Thursday, May 31, 2007

Passion Saving, by Rob Bennett


Just finished an excellent book on how to save. Yes, this is a book that chats about HOW to save. Most of us know we need to, most of us really want to save money and have an account that we see the savings balance steadily rise each month. Unfortunately, it is rather challenging to make this a reality. Rob Bennett wrote an easy-to-understand work on the how-to of saving.

Some of my favorite quotes:

  • Page 106: "To be middle-class almost by definition means to be on a quest for more meaningful work." Go, Rob! I have so many clients talk to me about job dissatisfaction, then I use this quote and we work out a plan for them to become financially independent as quickly as possible so they can go after the job that is more meaningful for them.
  • Page 109: "What spending can't buy: Lessen the extent to which you need to go to work to pay the bills, and you can increase the extent to which you perform work for the growth experiences and personal satisfaction it offers." This is the crux of why a person should become wealthy. So we can do the things we love best in life and help others along the way.
  • Page 129: "Yet another luxury in today's world is free time." Yet how few of us use this wonderful commodity carefully. If you feel that your life could have more meaning and you feel listless, now is time to put together a plan to get yourself out of debt and moving toward the bigger goal of financial security. One of the things that helped my husband and I become financially independent was the dream to retire early and teach at a local community college. It took us 10 years to realize that dream, but then, here we are!
  • Page 177: Here is my favorite line from Rob's book: "It's spending that makes you rich!" Doesn't it sound so counter productive? However, over the next two paragraph's Rob takes time to chat with you about the main reason for saving...that is, to spend money on things that add quality to your life. Lovely!
Read "Passion Saving" and tell me what you think. No, I don't get a commission for this, I'm just curious what you think.

Wednesday, May 16, 2007

Women of the World Acoustic CD

This is how wonderful girlfriends are! I got a package in the mail today from Diann and Jodie and guess what? It was an awesome new acoustic CD. I absolutely love it. I was cleaning my home office while listening to the lovely voices of women like Sandrine Kiberlain, Luca Mundaca and Marta Gomez. It was excellent.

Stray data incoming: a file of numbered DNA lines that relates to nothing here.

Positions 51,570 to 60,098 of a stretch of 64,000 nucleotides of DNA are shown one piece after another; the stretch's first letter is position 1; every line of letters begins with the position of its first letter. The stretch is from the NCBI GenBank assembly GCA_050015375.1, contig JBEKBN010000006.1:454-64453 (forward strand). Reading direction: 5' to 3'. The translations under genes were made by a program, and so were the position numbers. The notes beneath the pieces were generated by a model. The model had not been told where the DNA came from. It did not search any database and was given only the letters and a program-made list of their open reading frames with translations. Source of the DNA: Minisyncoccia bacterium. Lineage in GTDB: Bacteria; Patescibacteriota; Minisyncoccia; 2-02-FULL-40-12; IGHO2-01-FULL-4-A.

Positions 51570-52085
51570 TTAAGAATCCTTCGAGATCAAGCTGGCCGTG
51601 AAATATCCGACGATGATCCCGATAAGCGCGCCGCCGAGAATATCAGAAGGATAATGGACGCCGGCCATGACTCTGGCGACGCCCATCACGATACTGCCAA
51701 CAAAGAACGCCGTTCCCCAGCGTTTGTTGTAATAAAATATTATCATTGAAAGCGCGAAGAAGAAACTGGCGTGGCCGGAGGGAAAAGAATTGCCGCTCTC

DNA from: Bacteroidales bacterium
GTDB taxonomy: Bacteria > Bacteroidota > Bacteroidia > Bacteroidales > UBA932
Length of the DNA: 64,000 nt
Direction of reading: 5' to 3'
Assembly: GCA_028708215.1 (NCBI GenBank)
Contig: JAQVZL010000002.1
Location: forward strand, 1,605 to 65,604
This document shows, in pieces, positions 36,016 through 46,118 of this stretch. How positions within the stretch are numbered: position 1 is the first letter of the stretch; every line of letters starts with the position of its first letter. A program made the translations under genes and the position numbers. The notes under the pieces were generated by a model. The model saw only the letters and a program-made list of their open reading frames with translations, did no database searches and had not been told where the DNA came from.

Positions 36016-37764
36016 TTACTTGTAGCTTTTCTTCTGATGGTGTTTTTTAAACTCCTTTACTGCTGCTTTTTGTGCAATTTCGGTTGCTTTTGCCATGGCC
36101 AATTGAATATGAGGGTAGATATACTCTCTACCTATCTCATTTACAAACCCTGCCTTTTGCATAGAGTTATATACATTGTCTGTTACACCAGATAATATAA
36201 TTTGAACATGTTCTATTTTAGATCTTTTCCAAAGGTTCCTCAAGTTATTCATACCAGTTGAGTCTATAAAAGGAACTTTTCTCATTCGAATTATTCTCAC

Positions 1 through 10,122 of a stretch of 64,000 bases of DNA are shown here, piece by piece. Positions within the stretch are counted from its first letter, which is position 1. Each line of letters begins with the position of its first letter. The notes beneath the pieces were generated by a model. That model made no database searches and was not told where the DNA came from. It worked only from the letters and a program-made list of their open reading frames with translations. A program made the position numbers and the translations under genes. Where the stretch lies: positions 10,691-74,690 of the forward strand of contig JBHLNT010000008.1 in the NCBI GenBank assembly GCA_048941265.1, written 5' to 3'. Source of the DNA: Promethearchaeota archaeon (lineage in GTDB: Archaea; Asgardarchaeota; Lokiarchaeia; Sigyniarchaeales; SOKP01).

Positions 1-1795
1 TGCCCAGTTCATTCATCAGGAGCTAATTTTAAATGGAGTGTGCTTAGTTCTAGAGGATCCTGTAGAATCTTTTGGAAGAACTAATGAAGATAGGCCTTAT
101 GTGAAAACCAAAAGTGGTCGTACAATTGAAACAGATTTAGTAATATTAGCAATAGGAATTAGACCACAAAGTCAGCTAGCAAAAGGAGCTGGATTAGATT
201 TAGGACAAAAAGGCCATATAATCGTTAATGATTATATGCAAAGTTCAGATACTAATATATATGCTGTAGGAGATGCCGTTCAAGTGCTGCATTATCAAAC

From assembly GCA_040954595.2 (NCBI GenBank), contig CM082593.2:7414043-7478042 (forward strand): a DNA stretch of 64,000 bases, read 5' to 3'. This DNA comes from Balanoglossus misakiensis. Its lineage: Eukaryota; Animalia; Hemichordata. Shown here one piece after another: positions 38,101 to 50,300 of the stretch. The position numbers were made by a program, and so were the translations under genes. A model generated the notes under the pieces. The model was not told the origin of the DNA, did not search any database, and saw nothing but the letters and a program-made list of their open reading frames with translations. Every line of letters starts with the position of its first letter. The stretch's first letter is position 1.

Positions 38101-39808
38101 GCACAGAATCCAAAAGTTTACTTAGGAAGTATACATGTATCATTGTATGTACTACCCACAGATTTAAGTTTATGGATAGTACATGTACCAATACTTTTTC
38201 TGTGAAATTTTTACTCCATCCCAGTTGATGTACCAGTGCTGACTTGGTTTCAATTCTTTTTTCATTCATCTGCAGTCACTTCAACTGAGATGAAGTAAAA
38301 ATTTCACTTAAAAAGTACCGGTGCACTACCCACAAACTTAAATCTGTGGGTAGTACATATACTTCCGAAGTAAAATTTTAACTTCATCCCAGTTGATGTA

My girlfriends know that for the last three weeks I've been learning how to play the mandolin. I've only just managed to get two songs down, "Old Joe Clark" and "Cripple Creek." I'm still having trouble singing and playing at the same time, but like my teachers have always said, "Practice, practice, practice!"

Race for the Cure

Here is a pic of my girlfriend Lisa and I as we do a 5K walk in Las Vegas. Lisa was recently diagnosed with breast cancer and she asked a bunch of her buddies to walk with her during the Race for the Cure held on May 5th. We had a blast!

This was especially significant for me since my mother died of breast cancer in 1987. It was fun to be with 18,000 other people who were all supporting the work to fight this disease. Lisa is wearing the pink hat because she already sees herself as a survivor! Bravo, Lady! Rock on!

Tuesday, May 8, 2007

Plugging Holes in Pockets

So, you have some money burning a hole in your pocket. What you want to know is how do you play the money game to win?

The first thing to do is to stop and ask yourself a question: “What do I really want from life?” If you don’t know what you want from life, how will you know whether or not the item you want to buy is something you really need? Remember, you work hard for your money, so you want to make every cent count. You want every dime that you spend to be worth the amount of life energy you spent in accumulating it, right?

I want you to have as much happiness as you can get throughout life, and the wise use of money is a major factor in how happy we feel. Yet at the same time I want you to be able to save enough money to meet your future expenses, while avoiding the feeling that you have to exist in a lifelong state of deprivation. So, how do you balance all these things?

This principle is so simple that most people miss it. Know exactly what you want out of life. That’s it. Figure out where you are going and what you need to get there, and then only spend your money on things that will help you move along the way.

Let’s take an example. Say you have $10 in your pocket. One day you find yourself at the mall with some friends, and they decide that they want something to eat. You go along because you enjoy their company, even though you’re not very hungry yourself. What’s the best thing for you to do with your money? Buy lunch anyway and then leave most of it on the plate, or have a glass of water while you chat with your friends as they eat? What is the primary point of being with your friends? Is it to spend time talking, laughing, and enjoying their company, or is it to spend your hard-earned money?

In most cases we are actually seeking the companionship and not the cooking. So be conscious about what your real needs are in life, and you will keep more of your money. By asking yourself the quick question “What do I actually want?” when faced with a possible purchase, you quickly lead yourself down a path of reasoning that shows you how to best spend – or keep – your cash.